Accidents involving driverless cars, calculating the probability of recidivism among criminals, and influencing elections by means of news filters—algorithms are involved everywhere. Should governments step in?
Yes, says Markus Ehrenmann of Swisscom.
The current progress being made in processing big data and in machine learning is not always to our advantage. Some algorithms are already putting people at a disadvantage today and will have to be regulated.
For example, if a driverless car recognises an obstacle in the road, the control algorithm has to decide whether it will put the life of its passengers at risk or endanger uninvolved passers-by on the pavement. The on-board computer takes decisions that used to be made by people. It’s up to the state to clarify who must take responsibility for the consequences of automated decisions (so-called ‘algorithmic accountability’). Otherwise, it would render our legal system ineffective.
In many states in the USA, programs help to decide the length of prison sentences given to criminals. This enables the state to lower the recidivism rate and prison costs – but only on average. In individual cases, the judgements passed by the decision-making algorithms can be disastrously wrong – such as when skin colour or place of residence are used as input variables.
Searching for the concepts ‘professional hairstyle’ and ‘unprofessional hairstyle’ in the US version of Google will bring up images of light-skinned women and dark-skinned women respectively (in accordance with the ‘algorithmic bias’). The data pool that the algorithms use to make their decisions is not always correct. Even if the algorithms use a large number of texts as a basis for their decisions, cultural factors still cannot be eliminated. Stereotypes discriminate. Furthermore, data always refers to the past, and thus only allows for limited assertions about the future.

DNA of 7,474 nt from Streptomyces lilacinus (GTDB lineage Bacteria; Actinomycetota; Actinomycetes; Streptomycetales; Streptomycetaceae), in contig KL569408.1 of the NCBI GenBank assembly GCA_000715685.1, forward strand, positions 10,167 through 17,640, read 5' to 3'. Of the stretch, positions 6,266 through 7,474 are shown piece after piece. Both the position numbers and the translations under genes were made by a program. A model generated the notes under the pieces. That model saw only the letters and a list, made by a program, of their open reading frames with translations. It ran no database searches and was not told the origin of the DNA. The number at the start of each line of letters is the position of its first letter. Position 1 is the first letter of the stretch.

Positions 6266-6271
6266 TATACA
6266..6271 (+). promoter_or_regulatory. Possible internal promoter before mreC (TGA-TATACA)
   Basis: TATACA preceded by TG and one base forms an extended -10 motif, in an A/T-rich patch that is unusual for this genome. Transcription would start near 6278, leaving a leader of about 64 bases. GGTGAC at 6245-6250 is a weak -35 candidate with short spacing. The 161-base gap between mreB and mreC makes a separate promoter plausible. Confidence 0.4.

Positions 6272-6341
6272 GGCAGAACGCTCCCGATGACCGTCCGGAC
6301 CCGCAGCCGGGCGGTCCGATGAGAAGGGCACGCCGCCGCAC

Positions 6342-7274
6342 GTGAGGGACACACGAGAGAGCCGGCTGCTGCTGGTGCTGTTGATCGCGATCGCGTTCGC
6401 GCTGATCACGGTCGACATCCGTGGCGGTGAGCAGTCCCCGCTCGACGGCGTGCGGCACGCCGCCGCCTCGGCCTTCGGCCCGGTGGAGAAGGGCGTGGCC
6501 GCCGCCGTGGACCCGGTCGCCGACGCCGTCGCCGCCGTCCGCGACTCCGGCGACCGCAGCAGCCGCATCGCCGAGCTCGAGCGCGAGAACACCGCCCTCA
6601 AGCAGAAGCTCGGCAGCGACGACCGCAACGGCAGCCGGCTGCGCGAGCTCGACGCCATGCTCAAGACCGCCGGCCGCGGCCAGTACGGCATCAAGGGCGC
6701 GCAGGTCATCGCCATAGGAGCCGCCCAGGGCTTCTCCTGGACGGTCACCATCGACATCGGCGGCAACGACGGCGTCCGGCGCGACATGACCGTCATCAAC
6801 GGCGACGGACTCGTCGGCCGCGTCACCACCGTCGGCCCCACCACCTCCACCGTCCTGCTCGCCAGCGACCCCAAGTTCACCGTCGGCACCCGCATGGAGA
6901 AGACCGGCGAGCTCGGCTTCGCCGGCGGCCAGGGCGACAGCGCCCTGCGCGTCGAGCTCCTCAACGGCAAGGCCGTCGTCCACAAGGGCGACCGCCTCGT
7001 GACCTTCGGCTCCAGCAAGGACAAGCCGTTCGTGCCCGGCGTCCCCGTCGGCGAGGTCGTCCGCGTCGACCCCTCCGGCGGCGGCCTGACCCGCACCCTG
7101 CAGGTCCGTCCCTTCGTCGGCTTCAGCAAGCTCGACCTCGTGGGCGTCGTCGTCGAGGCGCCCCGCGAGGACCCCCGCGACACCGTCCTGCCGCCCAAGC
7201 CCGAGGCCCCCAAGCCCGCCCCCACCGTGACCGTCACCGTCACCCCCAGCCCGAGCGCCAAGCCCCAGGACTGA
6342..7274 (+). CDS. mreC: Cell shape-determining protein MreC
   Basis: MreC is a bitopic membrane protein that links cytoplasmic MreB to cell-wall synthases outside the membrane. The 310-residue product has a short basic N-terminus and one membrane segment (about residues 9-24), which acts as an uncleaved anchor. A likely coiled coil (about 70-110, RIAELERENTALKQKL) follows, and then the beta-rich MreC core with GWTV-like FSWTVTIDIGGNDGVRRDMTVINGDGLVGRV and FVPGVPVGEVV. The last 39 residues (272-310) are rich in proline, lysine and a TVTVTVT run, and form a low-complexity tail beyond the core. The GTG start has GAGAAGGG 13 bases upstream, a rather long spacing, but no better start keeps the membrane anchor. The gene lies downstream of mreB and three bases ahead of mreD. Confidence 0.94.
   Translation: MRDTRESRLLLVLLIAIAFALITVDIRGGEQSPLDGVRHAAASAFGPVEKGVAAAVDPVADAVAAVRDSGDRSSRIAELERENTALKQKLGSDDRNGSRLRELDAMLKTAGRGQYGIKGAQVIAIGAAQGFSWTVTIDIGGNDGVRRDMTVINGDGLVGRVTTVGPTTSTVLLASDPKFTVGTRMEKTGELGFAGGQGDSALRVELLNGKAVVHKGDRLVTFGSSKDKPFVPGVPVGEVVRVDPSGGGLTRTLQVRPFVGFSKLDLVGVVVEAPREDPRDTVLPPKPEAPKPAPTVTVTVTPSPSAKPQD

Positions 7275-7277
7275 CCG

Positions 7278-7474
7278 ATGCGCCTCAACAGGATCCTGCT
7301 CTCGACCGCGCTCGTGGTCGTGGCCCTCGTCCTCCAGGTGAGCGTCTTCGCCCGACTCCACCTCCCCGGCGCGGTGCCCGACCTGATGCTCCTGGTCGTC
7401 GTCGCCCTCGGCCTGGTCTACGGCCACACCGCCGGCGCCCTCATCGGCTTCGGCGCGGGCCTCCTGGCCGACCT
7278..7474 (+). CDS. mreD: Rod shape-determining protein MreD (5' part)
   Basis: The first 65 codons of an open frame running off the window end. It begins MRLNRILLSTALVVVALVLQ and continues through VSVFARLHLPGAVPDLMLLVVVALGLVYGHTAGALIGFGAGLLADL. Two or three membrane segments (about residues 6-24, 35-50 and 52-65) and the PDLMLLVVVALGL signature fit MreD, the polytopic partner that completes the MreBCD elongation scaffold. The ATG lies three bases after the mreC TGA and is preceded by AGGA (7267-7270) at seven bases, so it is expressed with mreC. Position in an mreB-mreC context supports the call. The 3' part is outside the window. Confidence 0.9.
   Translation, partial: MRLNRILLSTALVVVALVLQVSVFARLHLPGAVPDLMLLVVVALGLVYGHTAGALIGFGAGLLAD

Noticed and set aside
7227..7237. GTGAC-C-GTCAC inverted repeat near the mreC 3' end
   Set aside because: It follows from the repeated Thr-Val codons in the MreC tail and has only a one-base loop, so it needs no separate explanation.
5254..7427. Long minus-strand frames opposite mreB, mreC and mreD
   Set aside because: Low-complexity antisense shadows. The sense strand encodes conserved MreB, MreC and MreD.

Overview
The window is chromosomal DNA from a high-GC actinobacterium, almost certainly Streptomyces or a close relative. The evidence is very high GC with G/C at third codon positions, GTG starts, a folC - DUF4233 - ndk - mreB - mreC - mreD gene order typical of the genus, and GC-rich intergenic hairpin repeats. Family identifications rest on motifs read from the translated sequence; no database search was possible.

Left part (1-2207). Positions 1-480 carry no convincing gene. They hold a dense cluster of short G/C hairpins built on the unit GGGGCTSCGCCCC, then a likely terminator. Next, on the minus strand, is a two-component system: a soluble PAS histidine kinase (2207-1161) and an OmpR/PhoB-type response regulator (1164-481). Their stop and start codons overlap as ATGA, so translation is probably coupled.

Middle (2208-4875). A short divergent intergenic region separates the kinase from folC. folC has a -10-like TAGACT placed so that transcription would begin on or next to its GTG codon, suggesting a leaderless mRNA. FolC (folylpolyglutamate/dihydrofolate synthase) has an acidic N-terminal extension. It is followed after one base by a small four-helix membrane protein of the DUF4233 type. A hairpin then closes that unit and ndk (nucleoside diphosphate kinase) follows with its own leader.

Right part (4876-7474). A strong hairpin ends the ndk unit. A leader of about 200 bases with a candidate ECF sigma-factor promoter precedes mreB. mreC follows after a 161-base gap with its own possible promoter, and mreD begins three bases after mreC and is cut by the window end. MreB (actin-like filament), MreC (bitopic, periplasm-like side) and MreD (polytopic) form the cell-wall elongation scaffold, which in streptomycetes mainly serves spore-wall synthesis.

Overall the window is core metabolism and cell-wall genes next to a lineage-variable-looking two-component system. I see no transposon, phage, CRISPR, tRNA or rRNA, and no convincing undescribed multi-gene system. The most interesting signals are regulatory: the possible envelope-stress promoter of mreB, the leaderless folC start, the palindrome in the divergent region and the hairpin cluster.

People have a right to an explanation about the decisions that affect them. And they have a right not to be discriminated against. This is why we have to be in a position to comprehend the decision-making processes of algorithms and, where necessary, to correct them. The same also applies to the ranking mechanisms of the big social networks. What’s dangerous about them is not their biased selection of media reports, but the fact that their system’s mode of operation remains hidden from us. Public and private organisations are already working on solutions for the ‘debiasing’ of algorithms and on models to monitor them. Even though the big advantages of innovation in artificial intelligence mustn’t be stifled, our rights still have to be protected. The EU Data Privacy Act, which will come into force in 2018, offers a sensible, proportionate form of regulation.
No, says Mouloud Dey of SAS.
We need to be able to audit any algorithm potentially open to inappropriate use. But creativity can’t be stifled nor research placed under an extra burden. Our hand must be measured and not premature. Creative individuals must be allowed the freedom to work, and not assigned bad intentions a priori. Likewise, before any action is taken, the actual use of an algorithm must be considered, as it is generally not the computer program at fault but the way it is used.
It’s the seemingly mysterious, badly intentioned and quasi-automatic algorithms that are often apportioned blame, but we need to look at the entire chain of production, from the programmer and the user to the managers and their decisions. We can’t throw the baby out with the bathwater: an algorithm developed for a debatable use, such as military drones, may also have an evidently useful application which raises no questions.
We may criticise Google’s management of our data, but it would have been a huge shame if the company had folded 20 years ago because of unresolved privacy and data protection issues. New legislation may not even be required. Take, for example, Pokemon Go: the law already prohibits me from endangering other people’s lives by playing it.
There are also obstacles to introducing a regulator: the complexity of the mandate, the burden on innovation and the behind-the-times nature of its work, which results from the excessive speed of technological progress. Users must also play their part. I may work in the digital sector, but I’m not on Facebook, as I don’t see its utility. You will, however, find me on LinkedIn, despite its algorithms not differing fundamentally.
Citizens should know how algorithms affect them. But let’s be frank: the average mortal is not capable of verifying one. In the end, others must be trusted to do so for us. In this market particularly, self-regulation can succeed, given the proximity of clients to companies and the enormous pressure they wield upon them. It’s a company’s responsibility to explain very clearly how a system works. Once again, problems arise from the use of a program, not its mere existence. Mouloud Dey is the director of Innovation and Business Solutions at SAS France and a member of the Scientific Council of the Data ScienceTech Institute at the Nice Sophia Antipolis University.
Filed Under: Industry regulations